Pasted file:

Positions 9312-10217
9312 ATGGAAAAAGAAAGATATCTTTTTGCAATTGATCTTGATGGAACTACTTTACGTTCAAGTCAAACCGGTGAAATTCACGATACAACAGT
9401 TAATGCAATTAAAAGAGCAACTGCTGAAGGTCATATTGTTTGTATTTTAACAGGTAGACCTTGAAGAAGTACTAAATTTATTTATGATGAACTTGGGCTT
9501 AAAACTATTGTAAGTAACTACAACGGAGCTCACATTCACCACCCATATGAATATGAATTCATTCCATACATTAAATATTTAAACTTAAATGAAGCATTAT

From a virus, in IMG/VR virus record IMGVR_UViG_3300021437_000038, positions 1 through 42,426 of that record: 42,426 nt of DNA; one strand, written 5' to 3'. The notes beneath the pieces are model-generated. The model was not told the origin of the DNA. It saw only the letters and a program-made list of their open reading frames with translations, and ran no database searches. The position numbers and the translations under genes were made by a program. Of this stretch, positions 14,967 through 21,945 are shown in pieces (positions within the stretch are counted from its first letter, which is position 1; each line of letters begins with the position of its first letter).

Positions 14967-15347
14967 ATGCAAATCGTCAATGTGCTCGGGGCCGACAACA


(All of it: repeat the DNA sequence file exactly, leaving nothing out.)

Positions 9312-10217
9312 ATGGAAAAAGAAAGATATCTTTTTGCAATTGATCTTGATGGAACTACTTTACGTTCAAGTCAAACCGGTGAAATTCACGATACAACAGT
9401 TAATGCAATTAAAAGAGCAACTGCTGAAGGTCATATTGTTTGTATTTTAACAGGTAGACCTTGAAGAAGTACTAAATTTATTTATGATGAACTTGGGCTT
9501 AAAACTATTGTAAGTAACTACAACGGAGCTCACATTCACCACCCATATGAATATGAATTCATTCCATACATTAAATATTTAAACTTAAATGAAGCATTAT

From a virus, in IMG/VR virus record IMGVR_UViG_3300021437_000038, positions 1 through 42,426 of that record: 42,426 nt of DNA; one strand, written 5' to 3'. The notes beneath the pieces are model-generated. The model was not told the origin of the DNA. It saw only the letters and a program-made list of their open reading frames with translations, and ran no database searches. The position numbers and the translations under genes were made by a program. Of this stretch, positions 14,967 through 21,945 are shown in pieces (positions within the stretch are counted from its first letter, which is position 1; each line of letters begins with the position of its first letter).

Positions 14967-15347
14967 ATGCAAATCGTCAATGTGCTCGGGGCCGACAACA